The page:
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Guest requesting money back what is my best option?


There is no reason to issue a refund. Even if they hadn’t reviewed you yet, they would still leave you a bad review. Any reasonable guest will be able to tell these guests are NUTS, and the review will soon be off your page.

Do you mean you don’t normally leave reviews?

EDIT: I finished reading the thread and it seems you do not. It is OK to leave a 1-sentence review for an unremarkable guest. Most of my reviews boil down to, “GUEST (party of #) stayed with me for # of nights. They were good communicators, respected house rules, and left the space clean. I would host again.” If they were an adequate guest but we didn’t share a personal connection, what more needs to be said?

Future hosts won’t have this context. Leave the spirituality out of the review.


@Atlnative you finally got it right! WHY would anyone write a novel when it takes a good, tight paragraph? @jakeym91 use her version, and keep it for an example. Your feelings or beliefs are not what’s important in reviewing a guest; the facts that tell other hosts why they shouldn’t rent to them are.

Oh, and never mention demands for payment from either party in a review, because it may result in its removal.


I have just added this to my list of review examples, I think provided by your dear self here sometime ago!


Take them head on!
Ask for extra money, claim for garbage disposal and Desinfektion.

Give them a 1 star review and exegerate the problems and mention AirBnBs involvement.
If they can lie, you can do the same.

Big chance the claims will cancel each other out.
Also if your review is bad enough, and guest complain both reviews are likely to be taken down too.


I’ve noticed lately that fewer guests are keeping me updated or even replying to my check in message. But many who do just say “thanks” and don’t update me. I was annoyed but then last week I was traveling and realized later I didn’t update my host on my arrival time. At no point did I ever give her an estimated arrival time. We just rolled up and checked in shortly after 3 pm (check in time) I did message the host after we got in and told her we were checked in and that the place was beautiful.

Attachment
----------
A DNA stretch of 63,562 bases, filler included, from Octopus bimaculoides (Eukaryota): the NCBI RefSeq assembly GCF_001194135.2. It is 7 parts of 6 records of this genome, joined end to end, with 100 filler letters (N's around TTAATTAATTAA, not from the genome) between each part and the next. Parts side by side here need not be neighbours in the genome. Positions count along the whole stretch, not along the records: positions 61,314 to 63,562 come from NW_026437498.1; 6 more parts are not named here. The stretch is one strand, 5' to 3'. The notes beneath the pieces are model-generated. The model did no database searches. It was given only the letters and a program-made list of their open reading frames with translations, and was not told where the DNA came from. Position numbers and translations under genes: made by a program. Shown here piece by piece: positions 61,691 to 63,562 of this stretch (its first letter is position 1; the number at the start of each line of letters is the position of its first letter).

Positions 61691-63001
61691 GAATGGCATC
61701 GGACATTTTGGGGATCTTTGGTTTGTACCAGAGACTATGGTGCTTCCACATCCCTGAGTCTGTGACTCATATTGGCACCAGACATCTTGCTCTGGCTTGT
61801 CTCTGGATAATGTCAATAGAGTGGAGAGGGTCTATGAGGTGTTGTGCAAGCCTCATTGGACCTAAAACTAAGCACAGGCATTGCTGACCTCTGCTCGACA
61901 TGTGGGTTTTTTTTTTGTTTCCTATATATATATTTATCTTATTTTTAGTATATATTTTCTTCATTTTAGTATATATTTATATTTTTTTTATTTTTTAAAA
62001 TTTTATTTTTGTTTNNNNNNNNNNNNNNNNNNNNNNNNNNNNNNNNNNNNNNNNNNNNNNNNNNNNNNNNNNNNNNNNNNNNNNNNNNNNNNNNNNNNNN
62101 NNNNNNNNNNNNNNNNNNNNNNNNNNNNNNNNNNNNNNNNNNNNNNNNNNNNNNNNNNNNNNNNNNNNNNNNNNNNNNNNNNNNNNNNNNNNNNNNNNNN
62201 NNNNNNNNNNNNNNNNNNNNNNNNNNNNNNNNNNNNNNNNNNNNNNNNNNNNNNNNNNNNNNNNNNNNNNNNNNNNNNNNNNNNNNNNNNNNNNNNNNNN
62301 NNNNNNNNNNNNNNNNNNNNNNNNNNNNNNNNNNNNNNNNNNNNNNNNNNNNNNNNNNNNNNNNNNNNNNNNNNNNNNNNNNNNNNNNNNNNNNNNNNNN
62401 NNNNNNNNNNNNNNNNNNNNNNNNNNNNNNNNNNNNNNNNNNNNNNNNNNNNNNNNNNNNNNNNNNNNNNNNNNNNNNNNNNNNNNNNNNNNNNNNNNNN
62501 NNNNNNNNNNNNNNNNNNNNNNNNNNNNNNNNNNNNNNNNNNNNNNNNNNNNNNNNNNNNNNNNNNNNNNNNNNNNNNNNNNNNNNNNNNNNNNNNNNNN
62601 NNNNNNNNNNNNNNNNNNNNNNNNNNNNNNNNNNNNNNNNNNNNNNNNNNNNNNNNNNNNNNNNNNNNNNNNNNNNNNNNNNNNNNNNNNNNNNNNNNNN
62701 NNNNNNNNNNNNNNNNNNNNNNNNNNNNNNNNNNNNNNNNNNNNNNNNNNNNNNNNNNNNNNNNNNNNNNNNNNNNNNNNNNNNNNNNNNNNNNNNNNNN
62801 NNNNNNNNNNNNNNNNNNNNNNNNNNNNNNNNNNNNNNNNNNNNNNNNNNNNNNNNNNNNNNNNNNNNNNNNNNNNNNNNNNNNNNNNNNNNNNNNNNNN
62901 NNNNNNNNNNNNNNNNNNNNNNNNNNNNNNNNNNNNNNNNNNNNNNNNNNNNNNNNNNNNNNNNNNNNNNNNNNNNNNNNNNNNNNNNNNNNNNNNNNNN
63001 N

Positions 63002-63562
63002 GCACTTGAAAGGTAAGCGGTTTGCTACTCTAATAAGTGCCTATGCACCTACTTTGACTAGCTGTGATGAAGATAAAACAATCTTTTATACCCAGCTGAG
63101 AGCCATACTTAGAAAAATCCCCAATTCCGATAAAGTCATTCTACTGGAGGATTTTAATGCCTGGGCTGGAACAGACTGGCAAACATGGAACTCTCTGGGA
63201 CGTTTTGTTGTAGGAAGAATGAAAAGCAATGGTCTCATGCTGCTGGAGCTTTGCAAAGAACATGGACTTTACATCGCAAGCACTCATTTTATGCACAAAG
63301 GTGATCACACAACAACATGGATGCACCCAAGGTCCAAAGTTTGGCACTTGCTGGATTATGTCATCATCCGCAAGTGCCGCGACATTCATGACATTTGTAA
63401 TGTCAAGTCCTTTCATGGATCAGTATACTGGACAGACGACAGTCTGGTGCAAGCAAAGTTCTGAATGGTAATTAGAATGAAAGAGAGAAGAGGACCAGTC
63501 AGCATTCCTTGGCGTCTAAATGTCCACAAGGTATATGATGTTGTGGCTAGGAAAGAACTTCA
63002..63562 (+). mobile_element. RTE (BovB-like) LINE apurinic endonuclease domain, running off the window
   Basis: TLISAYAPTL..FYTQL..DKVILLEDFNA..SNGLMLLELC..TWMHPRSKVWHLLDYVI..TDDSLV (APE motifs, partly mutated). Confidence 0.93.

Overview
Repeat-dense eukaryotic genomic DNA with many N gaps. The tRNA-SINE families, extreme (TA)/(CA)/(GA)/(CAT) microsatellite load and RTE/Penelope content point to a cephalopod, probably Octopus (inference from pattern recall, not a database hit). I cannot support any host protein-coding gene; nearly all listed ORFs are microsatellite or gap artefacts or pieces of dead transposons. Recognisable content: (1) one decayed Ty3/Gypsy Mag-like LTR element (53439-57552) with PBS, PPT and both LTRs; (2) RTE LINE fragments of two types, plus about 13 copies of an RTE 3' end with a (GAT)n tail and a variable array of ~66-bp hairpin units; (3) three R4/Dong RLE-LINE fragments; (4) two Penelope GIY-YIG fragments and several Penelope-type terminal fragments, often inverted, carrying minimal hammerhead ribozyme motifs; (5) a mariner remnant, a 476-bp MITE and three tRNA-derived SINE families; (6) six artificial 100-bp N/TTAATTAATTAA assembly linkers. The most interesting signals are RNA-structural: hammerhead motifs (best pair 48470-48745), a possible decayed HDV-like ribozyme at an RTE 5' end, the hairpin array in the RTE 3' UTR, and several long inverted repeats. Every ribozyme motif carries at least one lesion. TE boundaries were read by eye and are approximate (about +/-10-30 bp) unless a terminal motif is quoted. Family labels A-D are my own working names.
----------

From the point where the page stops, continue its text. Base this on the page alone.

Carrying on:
As a guest if I book a self check in place I expect it to be like a hotel where I don’t have to give a check in time I suppose. I mean, it was a hectic day but at no point did it even occur to me to message the host and give them an arrival time. But if she had asked I would have answered. So hosts who need this information should ask, then if it’s ignored deduct communication stars.


As others have asked, is this a typo? Should it read:

Aldina is one of the very few guests we feel compelled to leave a negative review for?

ALSO, get a 2- or 3-bag maximum of luggage in your house rules immediately. Prevents wear and tear on your house and folks “moving in.” My House Manual specifies and this and provides a link to a nearby storage place with a first free month for people with overflow.


This is not an Airbnb example but…
I wish I’d thought of this when I had roommates! Before I rented on AirBnB, I rented bedrooms on a month-to-month basis, and one of my first roommates told us she just wanted to stay for a month, but she showed up with the contents of her 1-bedroom apartment and the storage unit she’d just emptied. And she had a list of things she wanted us to renovate on her behalf.


@Atlnative gave the OP a perfect rewrite. Long reviews make the reviewer sound crazy - ESPECIALLY on the host side. Less so on the guest side because they paid the money.


I think i go with this one: